Willie Goodhart’s son writes about his father’s Dementia

When Willie Goodhart died in January, in our tribute post, we put in a link to a wonderful piece written by his son Benjie during the 2010 election.

In it, he talked about what it was like growing up in a very political household.

It is one of those pieces that enrich your life.

Benjie has done it again with a beautiful article, written with so much love, about the progress of his father’s Dementia. It first became clear that something was wrong during a Today programme interview.

For us – my sisters, my mother and me – the door closing on Dad’s career marked the beginning of a new era: one that was by turns agonising, baffling, heartbreaking and, I must confess, comedic. Alzheimer’s affects everyone differently, including those around them – but the ability to laugh at its quirks and peculiarities sustained us all in the darkest times.

For almost 50 years of married life, Dad got up in the morning and brought Mum a cup of tea in bed. This came to a rather abrupt halt the morning her cup of tea consisted of orange juice, milk, and some potted shrimps all stirred together. My mother demurred, though Dad consumed his with alacrity and chided her for being fussy. At times like that, it is easier to laugh than to cry.

On another occasion, two years ago, Dad took me and my wife to the opera. An opera devotee, it was his last visit: as the lights went down for act three of a rather lengthy German comic opera, he called out in despair, “Oh God.” A few minutes later, he heckled (I suspect a first for the rarefied audience): “Get on with it!” My wife and I, being of reasonably sound mind, were inclined to agree. That was also the evening Dad looked at his diary, which he did every five minutes, for reassurance, and read “To opera with Benjie.” Then he looked up at me. “Are you Benjie?”

Benjie also wrote about the fantastic quality of care his dad received in the nursing home he moved into for the last year or so of his life and how the staff there remembered him:

An hour after he had died, peacefully and in the presence of people who loved him as he deserved, the night shift staff came in and whispered their quiet goodbyes to Dad. Then the day shift came in and did the same. When they spoke to us, many were in tears, and every one of them mentioned how polite, courteous and kind he was, and how fond they had been of him. My dad had hung on to his warmth and decency, even when everything else had left him. It was just another in a long, long list of reasons to be proud of him.

Again, it is one of those pieces you will be glad you took five minutes to read. In a week where Dementia and social care has been so much in the news, it is particularly relevant.

* Caron Lindsay is Editor of Liberal Democrat Voice and blogs at Caron's Musings

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  • Richard Underhill 21st May '17 - 6:24pm
  • Richard – I remember that by election as well. I was a 17 yr old LibDem living 400 miles away in a west of Scotland black hole area (actually most areas were black holes in 1988!) but even at that distance I was proud of WG as our candidate on the limited TV reports I saw. I believe I may have sent a £5 postal order to the campaign.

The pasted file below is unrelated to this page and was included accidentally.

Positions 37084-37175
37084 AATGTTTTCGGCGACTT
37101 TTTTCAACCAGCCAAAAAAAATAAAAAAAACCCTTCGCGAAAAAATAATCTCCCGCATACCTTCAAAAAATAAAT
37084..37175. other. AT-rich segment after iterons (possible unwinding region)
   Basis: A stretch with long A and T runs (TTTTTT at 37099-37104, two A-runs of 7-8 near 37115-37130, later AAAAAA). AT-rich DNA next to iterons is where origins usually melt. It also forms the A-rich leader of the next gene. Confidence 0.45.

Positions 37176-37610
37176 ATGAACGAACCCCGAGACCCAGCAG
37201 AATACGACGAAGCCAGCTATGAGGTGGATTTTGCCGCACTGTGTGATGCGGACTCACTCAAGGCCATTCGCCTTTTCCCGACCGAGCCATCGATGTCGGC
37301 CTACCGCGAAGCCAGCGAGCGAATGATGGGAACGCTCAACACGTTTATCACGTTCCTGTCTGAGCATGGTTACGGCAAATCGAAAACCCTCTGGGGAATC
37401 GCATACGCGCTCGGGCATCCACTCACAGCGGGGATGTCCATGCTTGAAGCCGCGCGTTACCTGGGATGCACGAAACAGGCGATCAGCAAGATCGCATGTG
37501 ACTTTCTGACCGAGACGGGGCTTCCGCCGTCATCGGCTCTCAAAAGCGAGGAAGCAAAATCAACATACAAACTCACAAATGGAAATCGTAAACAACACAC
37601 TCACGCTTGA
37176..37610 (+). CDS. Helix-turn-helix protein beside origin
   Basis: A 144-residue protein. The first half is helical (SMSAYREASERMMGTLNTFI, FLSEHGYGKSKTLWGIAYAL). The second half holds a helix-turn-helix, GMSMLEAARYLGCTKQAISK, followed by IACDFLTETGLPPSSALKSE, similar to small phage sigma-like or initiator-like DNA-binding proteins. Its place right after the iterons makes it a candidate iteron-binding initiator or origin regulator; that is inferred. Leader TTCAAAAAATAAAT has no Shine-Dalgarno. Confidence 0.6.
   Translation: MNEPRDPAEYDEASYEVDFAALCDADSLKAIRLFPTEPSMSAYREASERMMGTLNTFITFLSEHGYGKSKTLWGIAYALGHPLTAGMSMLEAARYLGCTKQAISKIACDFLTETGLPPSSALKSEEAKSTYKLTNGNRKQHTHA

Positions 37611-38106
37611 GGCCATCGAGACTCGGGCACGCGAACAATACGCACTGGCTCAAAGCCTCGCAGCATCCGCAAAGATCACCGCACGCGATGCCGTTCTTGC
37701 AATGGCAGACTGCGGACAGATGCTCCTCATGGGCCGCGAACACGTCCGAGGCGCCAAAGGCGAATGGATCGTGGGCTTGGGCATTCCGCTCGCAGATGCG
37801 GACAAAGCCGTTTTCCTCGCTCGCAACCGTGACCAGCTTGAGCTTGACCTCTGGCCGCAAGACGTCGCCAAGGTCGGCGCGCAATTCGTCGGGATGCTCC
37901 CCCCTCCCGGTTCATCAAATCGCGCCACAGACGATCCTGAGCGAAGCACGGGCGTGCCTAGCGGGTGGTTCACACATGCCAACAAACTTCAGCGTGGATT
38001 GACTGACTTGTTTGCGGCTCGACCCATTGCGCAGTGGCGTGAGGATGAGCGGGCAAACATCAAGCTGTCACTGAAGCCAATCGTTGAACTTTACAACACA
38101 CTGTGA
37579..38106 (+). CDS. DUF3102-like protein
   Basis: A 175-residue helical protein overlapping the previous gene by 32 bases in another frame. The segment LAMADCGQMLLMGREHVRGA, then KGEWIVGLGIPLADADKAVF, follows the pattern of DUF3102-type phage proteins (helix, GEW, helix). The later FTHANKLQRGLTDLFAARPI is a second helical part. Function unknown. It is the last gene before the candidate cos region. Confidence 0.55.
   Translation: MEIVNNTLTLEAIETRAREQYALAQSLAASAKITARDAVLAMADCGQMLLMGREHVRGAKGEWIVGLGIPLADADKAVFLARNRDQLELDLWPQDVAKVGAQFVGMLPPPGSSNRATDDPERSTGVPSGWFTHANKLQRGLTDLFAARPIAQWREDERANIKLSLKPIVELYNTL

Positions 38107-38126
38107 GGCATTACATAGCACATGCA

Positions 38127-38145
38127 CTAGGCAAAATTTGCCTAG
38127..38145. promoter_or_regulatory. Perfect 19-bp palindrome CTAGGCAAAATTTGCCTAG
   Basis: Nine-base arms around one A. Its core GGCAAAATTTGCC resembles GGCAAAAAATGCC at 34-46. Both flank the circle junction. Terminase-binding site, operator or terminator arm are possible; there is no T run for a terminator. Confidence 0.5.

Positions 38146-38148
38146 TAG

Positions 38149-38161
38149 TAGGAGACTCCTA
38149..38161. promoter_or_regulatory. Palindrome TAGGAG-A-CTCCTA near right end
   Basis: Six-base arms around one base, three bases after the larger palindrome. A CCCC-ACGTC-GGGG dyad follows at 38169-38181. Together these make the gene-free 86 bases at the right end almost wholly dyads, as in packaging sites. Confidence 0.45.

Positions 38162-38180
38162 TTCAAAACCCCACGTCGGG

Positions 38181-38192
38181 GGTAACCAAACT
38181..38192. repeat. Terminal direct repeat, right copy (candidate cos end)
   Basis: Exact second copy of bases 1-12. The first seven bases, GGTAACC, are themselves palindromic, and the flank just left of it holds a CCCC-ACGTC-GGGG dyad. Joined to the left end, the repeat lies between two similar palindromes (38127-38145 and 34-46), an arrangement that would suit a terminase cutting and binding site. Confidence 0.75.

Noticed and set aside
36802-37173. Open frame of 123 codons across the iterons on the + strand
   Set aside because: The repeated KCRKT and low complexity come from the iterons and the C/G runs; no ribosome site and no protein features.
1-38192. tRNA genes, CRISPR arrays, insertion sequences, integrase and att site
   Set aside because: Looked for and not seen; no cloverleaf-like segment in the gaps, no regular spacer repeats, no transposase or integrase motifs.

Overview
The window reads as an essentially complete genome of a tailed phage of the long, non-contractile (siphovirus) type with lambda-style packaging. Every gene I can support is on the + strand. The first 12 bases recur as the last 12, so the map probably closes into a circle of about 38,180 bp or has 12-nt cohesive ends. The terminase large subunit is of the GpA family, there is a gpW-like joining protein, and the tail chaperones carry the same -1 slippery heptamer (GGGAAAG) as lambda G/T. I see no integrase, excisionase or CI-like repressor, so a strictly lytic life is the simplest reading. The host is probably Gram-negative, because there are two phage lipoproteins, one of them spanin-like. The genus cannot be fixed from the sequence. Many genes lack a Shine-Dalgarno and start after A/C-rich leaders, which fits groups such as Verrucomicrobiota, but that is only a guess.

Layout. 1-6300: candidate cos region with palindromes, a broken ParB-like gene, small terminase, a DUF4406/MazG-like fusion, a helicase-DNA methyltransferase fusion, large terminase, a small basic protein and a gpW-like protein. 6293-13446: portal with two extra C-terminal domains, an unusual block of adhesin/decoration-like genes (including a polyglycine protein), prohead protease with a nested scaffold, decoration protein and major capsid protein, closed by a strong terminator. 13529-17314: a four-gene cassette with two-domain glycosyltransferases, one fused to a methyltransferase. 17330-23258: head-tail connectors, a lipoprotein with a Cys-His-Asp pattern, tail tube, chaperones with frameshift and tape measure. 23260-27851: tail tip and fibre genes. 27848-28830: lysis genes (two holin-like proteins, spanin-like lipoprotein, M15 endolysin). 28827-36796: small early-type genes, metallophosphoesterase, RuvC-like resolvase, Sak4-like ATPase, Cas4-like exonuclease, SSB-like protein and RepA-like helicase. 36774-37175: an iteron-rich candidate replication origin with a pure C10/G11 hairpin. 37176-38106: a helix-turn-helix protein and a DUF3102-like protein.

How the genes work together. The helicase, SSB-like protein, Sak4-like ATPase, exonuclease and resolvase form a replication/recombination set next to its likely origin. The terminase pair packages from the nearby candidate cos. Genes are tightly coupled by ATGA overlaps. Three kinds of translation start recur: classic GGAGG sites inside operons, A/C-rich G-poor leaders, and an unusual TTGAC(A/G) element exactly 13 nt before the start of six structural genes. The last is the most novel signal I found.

Fast forward 4 years and I’m secretary of Edinburgh University LibDems, at Freshers week Societies’ Fayre. A tall posh pleasant kid with long blonde hair comes to our stall and signs up, telling us he won’t be very active but wants to show his support cos ‘my Dad’s quite influential in the party down south’. I looked at his name – Benjie Goodheart – and we had a nice chat about his dad and the by election before he went on his way. True to his word we never did see him again at EULD but for some reason I always remembered him, just as a really nice guy.
    Fast forward again another ten years or so, I was at a federal conference and met Willie in a queue for something, and (as you do at conferences) introduced myself and told him I had met Benjie once. His lovely old face just beamed with pride, and he was a real joy to spend a few minutes with.
    This article is incredibly moving. You do meet some very special people in this party.

  • I had the great privilege of working with Willie Goodhart in his days as a founder of the SDP and I as a young employee of the Liberal Party. That was back in the early 1980s. He was one of the many principled people who gave up their easy options in the Labour Party for the hard road in the liberal, third way. It had been a while before I met Willie again a few short years ago at a neighbouring Cotswold Constituency Lib Dem dinner at which Shirley Williams spoke. Willie was fail but of great form. It was wonderful to see him again. In age our minds weaken as do our bodies but kindness, tolerance and compassion live on in next generations. Our liberal mission is to teach our children well and to reach out to other children. Willie clearly did that. May he rest in peace.

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